Wednesday, December 2, 2009

Log Cabin Life

Sometimes, throughout my life, I've wondered if I was born in the wrong century. I've always loved old things and am interested in the ways things were done before machines did the work for us. For most of my life, I've dreamed of living in a log cabin. There's is a certain charm to them, a warmth and coziness that doesn't exist in many stick built places with stark sheet rocked walls and wall to wall carpeting. The charm must be the wood.

In the 1980's we had an opportunity to purchase or rent a newly built, 3 bedroom cabin in the woods in the Springs. We had hoped to buy the place, with a 'rent to own' sort of deal, and the owner was in agreement with that sort of arrangement.

We moved into the place, putting all of our antique stuff and faux antique furnishings into the cabin. They fit better there than they have in any other environment we've ever tried to use them. Our old bed frames and quilts looked as if they belonged there. The long harvest table, surrounded by bow back chairs gave us plenty of room to feed our own mob, as well as the guests who made their way to the dinner table.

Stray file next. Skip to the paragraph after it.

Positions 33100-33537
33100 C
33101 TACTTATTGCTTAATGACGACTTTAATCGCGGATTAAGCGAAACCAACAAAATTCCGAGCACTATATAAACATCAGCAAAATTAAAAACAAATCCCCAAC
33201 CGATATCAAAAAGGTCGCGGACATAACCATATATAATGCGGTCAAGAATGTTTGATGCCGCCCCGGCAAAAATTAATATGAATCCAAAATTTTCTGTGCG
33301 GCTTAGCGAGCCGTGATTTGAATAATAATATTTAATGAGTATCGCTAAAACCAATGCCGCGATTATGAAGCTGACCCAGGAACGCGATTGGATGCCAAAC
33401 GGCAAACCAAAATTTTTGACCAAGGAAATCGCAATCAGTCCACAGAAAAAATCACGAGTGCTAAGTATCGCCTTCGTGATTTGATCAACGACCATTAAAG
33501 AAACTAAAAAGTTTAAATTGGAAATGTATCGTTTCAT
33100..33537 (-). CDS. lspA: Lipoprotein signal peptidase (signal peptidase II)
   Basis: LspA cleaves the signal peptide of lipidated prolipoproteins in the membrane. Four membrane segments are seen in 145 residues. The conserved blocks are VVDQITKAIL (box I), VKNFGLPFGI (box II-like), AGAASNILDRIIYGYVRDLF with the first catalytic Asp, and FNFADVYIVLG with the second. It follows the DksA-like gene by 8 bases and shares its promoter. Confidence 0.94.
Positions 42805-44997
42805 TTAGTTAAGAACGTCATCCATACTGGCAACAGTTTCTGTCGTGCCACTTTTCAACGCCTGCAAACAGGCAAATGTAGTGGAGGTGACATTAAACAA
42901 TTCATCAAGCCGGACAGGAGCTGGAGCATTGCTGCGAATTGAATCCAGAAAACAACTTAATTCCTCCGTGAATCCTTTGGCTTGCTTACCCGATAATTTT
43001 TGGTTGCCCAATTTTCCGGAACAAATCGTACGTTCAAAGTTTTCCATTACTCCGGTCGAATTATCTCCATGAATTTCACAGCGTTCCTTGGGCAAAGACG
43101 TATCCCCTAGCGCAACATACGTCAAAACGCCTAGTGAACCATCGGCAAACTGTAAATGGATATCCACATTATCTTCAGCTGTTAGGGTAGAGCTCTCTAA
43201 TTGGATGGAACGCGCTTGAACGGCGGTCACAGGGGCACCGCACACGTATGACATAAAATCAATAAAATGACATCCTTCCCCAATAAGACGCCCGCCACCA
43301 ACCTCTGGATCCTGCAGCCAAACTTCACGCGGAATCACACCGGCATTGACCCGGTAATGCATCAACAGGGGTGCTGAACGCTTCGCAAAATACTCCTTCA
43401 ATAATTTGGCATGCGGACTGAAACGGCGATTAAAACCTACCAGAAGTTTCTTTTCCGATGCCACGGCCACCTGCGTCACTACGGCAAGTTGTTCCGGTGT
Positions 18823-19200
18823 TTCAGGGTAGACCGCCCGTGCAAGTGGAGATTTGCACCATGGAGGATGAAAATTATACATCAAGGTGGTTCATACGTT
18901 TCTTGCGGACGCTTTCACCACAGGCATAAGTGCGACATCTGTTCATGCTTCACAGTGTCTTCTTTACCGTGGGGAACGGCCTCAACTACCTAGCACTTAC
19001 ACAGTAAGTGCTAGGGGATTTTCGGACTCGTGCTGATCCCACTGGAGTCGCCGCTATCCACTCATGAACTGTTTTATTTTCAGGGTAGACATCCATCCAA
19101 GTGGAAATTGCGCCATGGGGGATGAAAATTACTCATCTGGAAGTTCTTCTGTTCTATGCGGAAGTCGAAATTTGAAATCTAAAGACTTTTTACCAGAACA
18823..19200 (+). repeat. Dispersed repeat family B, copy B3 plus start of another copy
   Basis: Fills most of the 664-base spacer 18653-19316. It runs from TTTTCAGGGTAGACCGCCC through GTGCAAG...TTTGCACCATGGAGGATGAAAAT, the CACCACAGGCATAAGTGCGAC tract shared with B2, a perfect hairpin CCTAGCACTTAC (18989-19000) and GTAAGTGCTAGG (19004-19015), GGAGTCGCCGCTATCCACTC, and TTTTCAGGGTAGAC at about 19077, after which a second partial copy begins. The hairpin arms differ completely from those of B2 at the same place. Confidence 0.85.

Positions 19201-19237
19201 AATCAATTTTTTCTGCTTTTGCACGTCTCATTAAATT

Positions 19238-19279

There was a wood burning stove in the large, front to back, room which housed our living room and our dining room. It was a good-sized stove, and when loaded, the fire would last all night, keeping us toasty and warm. We rarely had to use the hot water heat. A few times we cooked meals on the wood stove, due to an electrical outage. It did the job quite nicely!

The wide board pine floors and the flat log interior walls made the house feel so homey. We placed rag area rugs in the rooms, but not room-sized ones. We liked the noisey wood floors, and they are so much easier to keep clean than carpets or large rugs are.

The front porch was wonderful too! We could sit outside, day or night, rain or shine, and listen to the birds, feel the breeze, watch the squirrels and marvel at the ever-changing world around us. All in all, it just felt like 'home'.

Unfortunately, circumstances did not allow the purchase of what we called "the Log Nest", but I've never been sorry for the time we lived there. Since moving out, I've kept the dream in my heart that we'd one day own one. We did have the chance to buy property from my brother and thought hard about the idea of building a log home there. But, for many reasons, we chose a move-in ready, newly-constructed tract home. It turned out, in the long run, to be the best choice for the time being, but there still lives the memory of 'the Log Nest' . The hope remains that one day we will have the chance again to build and live in a fairly roomy log cabin, warmed by a wood stove, walled inside with wood, and entered by way of a front porch. It so appeals to the 'old soul' within me.